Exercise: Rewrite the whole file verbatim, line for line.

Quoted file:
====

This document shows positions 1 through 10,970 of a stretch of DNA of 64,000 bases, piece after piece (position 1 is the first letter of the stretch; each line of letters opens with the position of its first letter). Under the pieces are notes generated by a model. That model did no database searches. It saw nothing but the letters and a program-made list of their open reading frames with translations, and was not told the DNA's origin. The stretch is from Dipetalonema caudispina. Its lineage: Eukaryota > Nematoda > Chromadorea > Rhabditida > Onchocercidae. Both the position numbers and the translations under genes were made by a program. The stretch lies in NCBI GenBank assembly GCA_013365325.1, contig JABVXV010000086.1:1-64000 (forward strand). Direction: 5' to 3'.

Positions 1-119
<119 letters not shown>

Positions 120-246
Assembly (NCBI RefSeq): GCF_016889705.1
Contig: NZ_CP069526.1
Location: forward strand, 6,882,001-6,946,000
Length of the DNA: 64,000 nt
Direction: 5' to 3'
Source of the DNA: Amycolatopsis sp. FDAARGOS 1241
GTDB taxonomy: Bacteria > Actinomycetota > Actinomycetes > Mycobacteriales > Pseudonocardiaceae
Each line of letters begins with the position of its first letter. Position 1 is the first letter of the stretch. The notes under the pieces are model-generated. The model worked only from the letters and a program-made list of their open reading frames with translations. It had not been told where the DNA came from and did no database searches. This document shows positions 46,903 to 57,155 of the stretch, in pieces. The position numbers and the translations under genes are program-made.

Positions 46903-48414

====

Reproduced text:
This document shows positions 1 through 10,970 of a stretch of DNA of 64,000 bases, piece after piece (position 1 is the first letter of the stretch; each line of letters opens with the position of its first letter). Under the pieces are notes generated by a model. That model did no database searches. It saw nothing but the letters and a program-made list of their open reading frames with translations, and was not told the DNA's origin. The stretch is from Dipetalonema caudispina. Its lineage: Eukaryota > Nematoda > Chromadorea > Rhabditida > Onchocercidae. Both the position numbers and the translations under genes were made by a program. The stretch lies in NCBI GenBank assembly GCA_013365325.1, contig JABVXV010000086.1:1-64000 (forward strand). Direction: 5' to 3'.

Positions 1-119
<119 letters not shown>

Positions 120-246
Assembly (NCBI RefSeq): GCF_016889705.1
Contig: NZ_CP069526.1
Location: forward strand, 6,882,001-6,946,000
Length of the DNA: 64,000 nt
Direction: 5' to 3'
Source of the DNA: Amycolatopsis sp. FDAARGOS 1241
GTDB taxonomy: Bacteria > Actinomycetota > Actinomycetes > Mycobacteriales > Pseudonocardiaceae
Each line of letters begins with the position of its first letter. Position 1 is the first letter of the stretch. The notes under the pieces are model-generated. The model worked only from the letters and a program-made list of their open reading frames with translations. It had not been told where the DNA came from and did no database searches. This document shows positions 46,903 to 57,155 of the stretch, in pieces. The position numbers and the translations under genes are program-made.

Positions 46903-48414